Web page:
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Iowa Bill Proposing Legal Immunity For Pesticide Manufacturers Advances

The legislation is supported by Bayer, the manufacturer of RoundUp, a pesticide linked with development of non-Hodgkin’s lymphoma. In 2020, Bayer agreed to pay $10 billion to settle cancer lawsuits.

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The Senate Appropriations Committee approved a bill Tuesday adding legal protections for pesticide manufacturers over failure to adequately warn consumers about the potential health risks associated with use of their products.

Senate Study Bill 3188 would provide civil liability defense to pesticide manufacturers in lawsuits over adverse health impacts of products that meet U.S. Environmental Protection Agency labeling requirements. These liability protections do not apply to Chinese state-owned companies — a move targeting Syngenta, an agriculture science and chemical company owned by the state-owned ChemChina.

The legislation is supported by Bayer, the manufacturer of RoundUp, a pesticide linked with development of non-Hodgkin’s lymphoma. In 2020, Bayer agreed to pay $10 billion to settle cancer lawsuits.

In a subcommittee meeting on the bill Monday, Brad Epperly, speaking on behalf of Bayer, said the company is not able to make additional warnings outside of EPA regulations and current law. He said the bill would prevent lawsuits made on unproven bases, securing farmers’ use of certain chemical tools.

“There’s no regulatory body in the entire world who finds this carcinogenic,” Epperly said, speaking of RoundUp, a glyphosate-based herbicide. The U.S. Environmental Protection Agency found that it is “not likely” glyphosate is carcinogenic, but in 2022, a U.S. appeals court ordered the agency to reconsider those findings.

A similar bill, Senate File 2392, failed to advance through the second funnel deadline earlier in March. Sen. Bill Dotzler, D-Waterloo, criticized Republican lawmakers for bringing back the measure, pointing to the support of large agribusinesses for the measure. Bayer, as well as agriculture organizations like the Iowa Soybean Association and Iowa Corn Growers Association, were registered in support of the bill.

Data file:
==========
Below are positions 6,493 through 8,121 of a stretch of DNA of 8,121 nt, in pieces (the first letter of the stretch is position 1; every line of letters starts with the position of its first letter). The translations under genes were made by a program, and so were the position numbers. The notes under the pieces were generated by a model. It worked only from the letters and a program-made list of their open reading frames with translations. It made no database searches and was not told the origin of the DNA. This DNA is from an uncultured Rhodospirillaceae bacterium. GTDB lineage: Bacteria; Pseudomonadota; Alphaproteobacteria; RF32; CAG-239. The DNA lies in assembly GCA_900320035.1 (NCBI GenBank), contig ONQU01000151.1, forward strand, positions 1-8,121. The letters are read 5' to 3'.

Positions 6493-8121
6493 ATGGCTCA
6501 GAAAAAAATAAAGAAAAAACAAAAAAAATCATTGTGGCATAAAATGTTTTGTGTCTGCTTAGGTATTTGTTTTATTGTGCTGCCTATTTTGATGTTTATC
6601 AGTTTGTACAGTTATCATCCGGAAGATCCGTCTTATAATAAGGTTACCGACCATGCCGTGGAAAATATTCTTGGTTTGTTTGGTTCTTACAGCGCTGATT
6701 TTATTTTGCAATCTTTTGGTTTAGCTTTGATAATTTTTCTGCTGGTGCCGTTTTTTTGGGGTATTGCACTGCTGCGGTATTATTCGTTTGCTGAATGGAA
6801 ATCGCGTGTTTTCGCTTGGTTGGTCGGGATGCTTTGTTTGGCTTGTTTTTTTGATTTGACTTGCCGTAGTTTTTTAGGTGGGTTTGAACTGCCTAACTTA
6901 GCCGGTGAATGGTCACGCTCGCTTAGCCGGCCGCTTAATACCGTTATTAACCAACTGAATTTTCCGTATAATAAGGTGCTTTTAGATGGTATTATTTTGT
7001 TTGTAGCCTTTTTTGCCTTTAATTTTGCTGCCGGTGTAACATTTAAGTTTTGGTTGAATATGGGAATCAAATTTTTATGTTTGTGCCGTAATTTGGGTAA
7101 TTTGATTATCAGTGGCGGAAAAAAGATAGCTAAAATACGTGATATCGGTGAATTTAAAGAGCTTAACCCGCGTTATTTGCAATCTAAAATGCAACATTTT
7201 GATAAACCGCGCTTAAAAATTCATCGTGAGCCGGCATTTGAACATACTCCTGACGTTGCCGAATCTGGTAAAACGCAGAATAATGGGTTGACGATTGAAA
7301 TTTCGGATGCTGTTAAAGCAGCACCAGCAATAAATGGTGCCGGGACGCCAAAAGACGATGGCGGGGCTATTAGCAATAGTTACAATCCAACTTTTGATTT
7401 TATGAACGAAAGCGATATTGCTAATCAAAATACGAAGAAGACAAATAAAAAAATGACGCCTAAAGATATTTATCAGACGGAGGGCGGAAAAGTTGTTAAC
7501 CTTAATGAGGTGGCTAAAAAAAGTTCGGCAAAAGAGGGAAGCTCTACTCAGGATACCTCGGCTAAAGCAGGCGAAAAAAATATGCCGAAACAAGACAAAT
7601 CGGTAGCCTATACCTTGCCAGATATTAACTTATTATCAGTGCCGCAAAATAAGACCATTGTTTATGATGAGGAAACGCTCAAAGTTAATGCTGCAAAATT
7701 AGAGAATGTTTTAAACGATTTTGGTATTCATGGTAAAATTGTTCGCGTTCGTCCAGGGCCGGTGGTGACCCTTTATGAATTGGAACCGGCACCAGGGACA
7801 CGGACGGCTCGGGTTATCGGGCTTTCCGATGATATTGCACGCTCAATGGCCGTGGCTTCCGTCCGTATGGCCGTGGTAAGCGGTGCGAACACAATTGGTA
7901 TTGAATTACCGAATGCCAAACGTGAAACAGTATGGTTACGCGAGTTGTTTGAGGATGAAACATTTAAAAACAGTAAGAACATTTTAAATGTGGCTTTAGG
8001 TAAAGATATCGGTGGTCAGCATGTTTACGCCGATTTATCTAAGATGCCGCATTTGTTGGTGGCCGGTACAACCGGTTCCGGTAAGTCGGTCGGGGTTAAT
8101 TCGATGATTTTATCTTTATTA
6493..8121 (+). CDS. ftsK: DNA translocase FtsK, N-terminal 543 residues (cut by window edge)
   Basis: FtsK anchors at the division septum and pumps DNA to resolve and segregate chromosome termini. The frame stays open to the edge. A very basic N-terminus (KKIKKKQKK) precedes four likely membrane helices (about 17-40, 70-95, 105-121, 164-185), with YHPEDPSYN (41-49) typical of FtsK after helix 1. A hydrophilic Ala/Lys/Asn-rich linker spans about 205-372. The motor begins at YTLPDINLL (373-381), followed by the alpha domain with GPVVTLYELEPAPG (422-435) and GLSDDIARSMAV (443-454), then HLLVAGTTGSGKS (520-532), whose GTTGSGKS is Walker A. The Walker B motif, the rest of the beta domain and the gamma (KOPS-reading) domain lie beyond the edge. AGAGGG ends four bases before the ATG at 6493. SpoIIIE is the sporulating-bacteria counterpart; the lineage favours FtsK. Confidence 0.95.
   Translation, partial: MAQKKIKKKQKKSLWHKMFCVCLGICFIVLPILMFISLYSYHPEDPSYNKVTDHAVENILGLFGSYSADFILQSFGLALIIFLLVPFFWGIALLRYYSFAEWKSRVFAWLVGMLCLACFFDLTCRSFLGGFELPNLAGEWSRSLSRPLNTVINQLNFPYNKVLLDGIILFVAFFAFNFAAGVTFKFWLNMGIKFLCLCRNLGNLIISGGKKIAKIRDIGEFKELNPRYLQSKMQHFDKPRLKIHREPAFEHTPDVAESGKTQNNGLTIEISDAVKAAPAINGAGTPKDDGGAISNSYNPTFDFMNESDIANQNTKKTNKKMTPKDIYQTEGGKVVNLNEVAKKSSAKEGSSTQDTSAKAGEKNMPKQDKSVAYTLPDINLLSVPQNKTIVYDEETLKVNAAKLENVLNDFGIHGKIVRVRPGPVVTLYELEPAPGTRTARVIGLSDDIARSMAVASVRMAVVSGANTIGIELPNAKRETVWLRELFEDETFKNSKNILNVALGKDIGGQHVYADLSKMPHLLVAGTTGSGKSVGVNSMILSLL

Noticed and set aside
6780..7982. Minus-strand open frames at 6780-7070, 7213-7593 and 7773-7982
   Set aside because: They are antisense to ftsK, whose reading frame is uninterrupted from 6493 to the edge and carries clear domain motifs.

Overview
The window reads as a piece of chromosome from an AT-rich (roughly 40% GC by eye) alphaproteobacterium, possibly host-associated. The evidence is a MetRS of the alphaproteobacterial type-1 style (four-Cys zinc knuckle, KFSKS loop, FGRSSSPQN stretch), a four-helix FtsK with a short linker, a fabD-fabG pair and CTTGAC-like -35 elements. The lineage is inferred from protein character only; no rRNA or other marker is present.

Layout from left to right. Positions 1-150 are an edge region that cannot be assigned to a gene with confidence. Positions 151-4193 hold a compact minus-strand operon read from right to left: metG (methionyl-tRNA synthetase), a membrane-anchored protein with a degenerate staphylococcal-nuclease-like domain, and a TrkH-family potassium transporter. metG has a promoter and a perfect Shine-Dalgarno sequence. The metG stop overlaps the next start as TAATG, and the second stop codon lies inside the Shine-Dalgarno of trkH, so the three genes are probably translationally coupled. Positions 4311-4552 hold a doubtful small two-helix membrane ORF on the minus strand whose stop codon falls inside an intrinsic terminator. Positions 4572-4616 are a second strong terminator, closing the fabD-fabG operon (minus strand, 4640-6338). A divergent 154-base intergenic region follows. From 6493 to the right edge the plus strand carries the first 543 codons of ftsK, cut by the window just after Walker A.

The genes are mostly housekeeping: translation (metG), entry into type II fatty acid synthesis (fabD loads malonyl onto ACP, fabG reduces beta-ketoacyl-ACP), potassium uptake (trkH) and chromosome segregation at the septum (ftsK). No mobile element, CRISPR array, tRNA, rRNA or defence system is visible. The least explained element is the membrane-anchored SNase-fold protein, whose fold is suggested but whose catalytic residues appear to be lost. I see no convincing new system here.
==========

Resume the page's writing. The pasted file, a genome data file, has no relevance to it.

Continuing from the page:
Dotzler said that despite the EPA findings and U.S. Food and Drug Administration approval, there are still studies showing links between glyphosate products and increased rates of cancer.

“I don’t think that the science is caught up yet with with the real effects of some of these pesticides, and the FDA doesn’t necessarily have that good track record when it comes to it,” Dotzler said.

The FDA has wrongly labeled products as safe in the past, Dotzler said, pointing to DDT, a chemical used as a pesticide, which was banned from the U.S. in 1972 for its negative environmental impacts.

Sen. Jeff Edler, R-State Center, said multiple countries have deemed RoundUp and other products using glyphosate as safe. He said the discussion and lawsuits on RoundUp’s potential links with cancer follow findings from the International Agency for Research on Cancer, a research body, that found the chemical was “probably carcinogenic to humans.”

“We’re trying to prevent what I’m going to call frivolous lawsuits and a loophole that has been used to sue with no cause,” Edler said. “Because this does not provide immunity for cause. You all know that, but we have not represented that clearly today, senators.”

Edler said the bill would provide farmers a tool to “keep America and Iowa’s food supply abundant, safe and efficient.” The committee passed the legislation in an 11-9 vote. It is now eligible for consideration by the full Senate.

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